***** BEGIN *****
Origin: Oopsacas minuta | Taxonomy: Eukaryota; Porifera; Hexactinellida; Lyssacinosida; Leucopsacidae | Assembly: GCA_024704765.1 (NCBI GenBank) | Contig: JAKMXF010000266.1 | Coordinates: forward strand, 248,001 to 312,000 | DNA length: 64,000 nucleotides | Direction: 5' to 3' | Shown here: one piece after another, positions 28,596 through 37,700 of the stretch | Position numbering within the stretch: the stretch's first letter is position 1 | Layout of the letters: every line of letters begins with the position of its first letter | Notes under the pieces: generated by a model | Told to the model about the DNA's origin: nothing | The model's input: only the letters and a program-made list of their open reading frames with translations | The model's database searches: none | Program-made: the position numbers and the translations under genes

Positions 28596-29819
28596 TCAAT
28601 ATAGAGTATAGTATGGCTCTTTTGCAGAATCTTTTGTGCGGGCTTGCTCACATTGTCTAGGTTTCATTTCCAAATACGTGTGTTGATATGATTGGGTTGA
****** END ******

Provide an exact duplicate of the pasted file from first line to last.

Origin: Oopsacas minuta | Taxonomy: Eukaryota; Porifera; Hexactinellida; Lyssacinosida; Leucopsacidae | Assembly: GCA_024704765.1 (NCBI GenBank) | Contig: JAKMXF010000266.1 | Coordinates: forward strand, 248,001 to 312,000 | DNA length: 64,000 nucleotides | Direction: 5' to 3' | Shown here: one piece after another, positions 28,596 through 37,700 of the stretch | Position numbering within the stretch: the stretch's first letter is position 1 | Layout of the letters: every line of letters begins with the position of its first letter | Notes under the pieces: generated by a model | Told to the model about the DNA's origin: nothing | The model's input: only the letters and a program-made list of their open reading frames with translations | The model's database searches: none | Program-made: the position numbers and the translations under genes

Positions 28596-29819
28596 TCAAT
28601 ATAGAGTATAGTATGGCTCTTTTGCAGAATCTTTTGTGCGGGCTTGCTCACATTGTCTAGGTTTCATTTCCAAATACGTGTGTTGATATGATTGGGTTGA